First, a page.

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Amazon Ring Camera Drone

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Mike Labbe

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Yes, Amazon/Ring is coming out with a flying camera to monitor your home from the air.

Cool or creepy?

I'd be afraid this might be abused by modern "peeping toms" or criminals, and maybe even a sound nuisance.

What do you think? :)

 

Peter Odems

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A very smart idea. Does Amazon aware you from not collecting/filming all your furnitures and household stuff? I should prefer a drone outside the house.
 

Larry Peterson

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As with anything else hackable, it depends on your security and whether the black hats consider you something worth targeting.
 
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Mike Labbe

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Well a flying camera always records audio and video.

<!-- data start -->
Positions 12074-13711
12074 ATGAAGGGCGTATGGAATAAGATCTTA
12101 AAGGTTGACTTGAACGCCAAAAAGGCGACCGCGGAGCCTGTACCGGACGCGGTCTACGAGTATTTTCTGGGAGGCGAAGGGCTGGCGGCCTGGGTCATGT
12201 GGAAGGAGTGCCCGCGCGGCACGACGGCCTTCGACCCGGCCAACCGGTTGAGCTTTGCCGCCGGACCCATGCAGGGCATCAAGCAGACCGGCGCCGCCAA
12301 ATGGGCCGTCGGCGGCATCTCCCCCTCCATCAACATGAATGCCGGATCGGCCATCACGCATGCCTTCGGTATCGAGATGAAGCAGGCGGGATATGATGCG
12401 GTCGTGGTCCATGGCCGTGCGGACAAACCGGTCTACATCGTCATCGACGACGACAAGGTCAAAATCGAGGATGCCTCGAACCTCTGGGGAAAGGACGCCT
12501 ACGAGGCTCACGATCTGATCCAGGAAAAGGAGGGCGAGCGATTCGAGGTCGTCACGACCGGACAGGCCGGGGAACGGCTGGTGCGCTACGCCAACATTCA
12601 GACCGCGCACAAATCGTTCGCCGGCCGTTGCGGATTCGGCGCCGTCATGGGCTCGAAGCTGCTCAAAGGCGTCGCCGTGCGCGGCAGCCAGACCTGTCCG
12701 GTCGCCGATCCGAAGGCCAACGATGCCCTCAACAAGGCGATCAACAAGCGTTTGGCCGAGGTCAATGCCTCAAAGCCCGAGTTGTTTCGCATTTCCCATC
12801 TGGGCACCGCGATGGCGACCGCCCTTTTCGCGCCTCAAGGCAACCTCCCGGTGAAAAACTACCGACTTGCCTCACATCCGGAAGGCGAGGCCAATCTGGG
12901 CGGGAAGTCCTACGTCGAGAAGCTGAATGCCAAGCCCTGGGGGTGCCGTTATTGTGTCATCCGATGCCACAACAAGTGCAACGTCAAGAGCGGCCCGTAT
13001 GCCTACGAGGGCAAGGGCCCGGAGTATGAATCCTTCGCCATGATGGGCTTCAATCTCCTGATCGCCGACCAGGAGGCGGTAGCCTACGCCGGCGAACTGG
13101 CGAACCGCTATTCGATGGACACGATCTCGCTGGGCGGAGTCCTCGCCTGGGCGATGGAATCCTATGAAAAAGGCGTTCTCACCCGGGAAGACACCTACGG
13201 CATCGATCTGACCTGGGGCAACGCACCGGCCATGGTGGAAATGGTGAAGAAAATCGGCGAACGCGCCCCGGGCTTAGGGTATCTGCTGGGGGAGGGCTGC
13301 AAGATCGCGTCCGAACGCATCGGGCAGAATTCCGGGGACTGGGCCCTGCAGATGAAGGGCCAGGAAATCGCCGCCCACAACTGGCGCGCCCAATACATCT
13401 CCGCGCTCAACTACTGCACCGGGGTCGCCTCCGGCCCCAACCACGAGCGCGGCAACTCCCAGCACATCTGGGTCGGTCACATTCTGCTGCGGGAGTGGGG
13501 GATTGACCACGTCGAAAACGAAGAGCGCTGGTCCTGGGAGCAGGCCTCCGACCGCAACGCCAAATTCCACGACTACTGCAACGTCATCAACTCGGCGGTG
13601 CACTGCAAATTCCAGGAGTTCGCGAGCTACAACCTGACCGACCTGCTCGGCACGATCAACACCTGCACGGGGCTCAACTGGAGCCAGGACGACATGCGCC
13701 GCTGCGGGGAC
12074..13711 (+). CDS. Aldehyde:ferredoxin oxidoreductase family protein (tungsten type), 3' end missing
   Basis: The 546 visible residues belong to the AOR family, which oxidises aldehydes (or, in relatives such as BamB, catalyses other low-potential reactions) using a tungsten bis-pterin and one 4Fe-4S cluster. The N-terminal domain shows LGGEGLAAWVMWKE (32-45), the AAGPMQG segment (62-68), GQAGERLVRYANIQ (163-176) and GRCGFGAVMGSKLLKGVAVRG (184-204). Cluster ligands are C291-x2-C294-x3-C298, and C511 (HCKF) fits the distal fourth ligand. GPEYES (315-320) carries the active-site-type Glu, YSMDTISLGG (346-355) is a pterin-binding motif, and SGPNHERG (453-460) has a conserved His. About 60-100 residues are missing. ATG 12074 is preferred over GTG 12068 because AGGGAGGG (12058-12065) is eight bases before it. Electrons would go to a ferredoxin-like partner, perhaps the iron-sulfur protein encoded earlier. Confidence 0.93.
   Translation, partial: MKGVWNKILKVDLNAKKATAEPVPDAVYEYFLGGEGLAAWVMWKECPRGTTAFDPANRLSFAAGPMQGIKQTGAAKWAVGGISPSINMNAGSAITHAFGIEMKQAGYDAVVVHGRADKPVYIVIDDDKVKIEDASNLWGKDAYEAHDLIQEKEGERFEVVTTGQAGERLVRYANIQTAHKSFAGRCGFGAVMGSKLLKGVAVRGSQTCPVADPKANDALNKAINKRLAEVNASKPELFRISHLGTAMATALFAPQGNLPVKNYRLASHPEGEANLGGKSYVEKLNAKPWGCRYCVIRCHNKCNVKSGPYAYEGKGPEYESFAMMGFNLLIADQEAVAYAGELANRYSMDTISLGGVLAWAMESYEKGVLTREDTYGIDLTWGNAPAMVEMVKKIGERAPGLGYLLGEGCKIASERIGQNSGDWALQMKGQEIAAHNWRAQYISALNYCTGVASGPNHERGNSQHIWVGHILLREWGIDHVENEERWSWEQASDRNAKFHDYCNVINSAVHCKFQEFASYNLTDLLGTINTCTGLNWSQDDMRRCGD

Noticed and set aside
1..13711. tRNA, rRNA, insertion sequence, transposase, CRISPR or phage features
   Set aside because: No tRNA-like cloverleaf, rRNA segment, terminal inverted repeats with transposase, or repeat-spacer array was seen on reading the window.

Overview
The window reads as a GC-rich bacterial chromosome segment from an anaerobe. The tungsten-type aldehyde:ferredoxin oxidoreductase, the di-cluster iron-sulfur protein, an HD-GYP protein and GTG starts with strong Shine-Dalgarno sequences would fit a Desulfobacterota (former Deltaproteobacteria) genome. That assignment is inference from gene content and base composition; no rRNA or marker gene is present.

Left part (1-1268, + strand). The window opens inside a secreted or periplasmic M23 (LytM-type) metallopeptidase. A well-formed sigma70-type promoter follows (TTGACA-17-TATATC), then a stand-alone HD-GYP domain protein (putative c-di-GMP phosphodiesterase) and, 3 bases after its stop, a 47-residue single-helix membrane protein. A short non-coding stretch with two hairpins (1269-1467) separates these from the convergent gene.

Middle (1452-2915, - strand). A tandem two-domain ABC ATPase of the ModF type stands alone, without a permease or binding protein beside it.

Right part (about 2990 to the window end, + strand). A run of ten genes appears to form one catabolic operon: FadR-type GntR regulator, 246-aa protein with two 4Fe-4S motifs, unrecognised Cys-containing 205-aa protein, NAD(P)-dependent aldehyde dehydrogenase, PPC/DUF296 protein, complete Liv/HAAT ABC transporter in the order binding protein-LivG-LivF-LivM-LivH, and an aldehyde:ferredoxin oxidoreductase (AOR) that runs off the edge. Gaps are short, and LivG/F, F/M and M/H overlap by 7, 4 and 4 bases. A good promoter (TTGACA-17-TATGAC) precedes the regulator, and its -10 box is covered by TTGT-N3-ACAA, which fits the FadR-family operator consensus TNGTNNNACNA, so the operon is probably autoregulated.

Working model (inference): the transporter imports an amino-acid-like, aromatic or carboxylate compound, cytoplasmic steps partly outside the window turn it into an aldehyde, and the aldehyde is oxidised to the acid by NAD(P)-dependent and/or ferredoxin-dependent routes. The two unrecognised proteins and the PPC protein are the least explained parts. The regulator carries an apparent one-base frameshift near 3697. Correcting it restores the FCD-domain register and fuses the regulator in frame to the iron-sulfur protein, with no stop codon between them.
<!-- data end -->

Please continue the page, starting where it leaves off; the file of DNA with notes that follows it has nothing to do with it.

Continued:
Amazon echo/Google Home/Apple (I dont know its name) personal assistant devices only listen for their "wake up word" before they send anything out to the host server. For example, if you say HI GOOGLE (or SIRI, or ALEXA), these devices (including smartphones and tablets) then record the command following the wake up word - and send ONLY that to the server. Then the server process and interprets the request, if its a music playing request, google search, etc and sends back an answer. They don't constantly send audio to a server, nor do they monitor (locally, within the small device) other than to wait for their wake up word. I've tested it myself, they use zero bandwidth unless they are working on a request with the proper wake up word.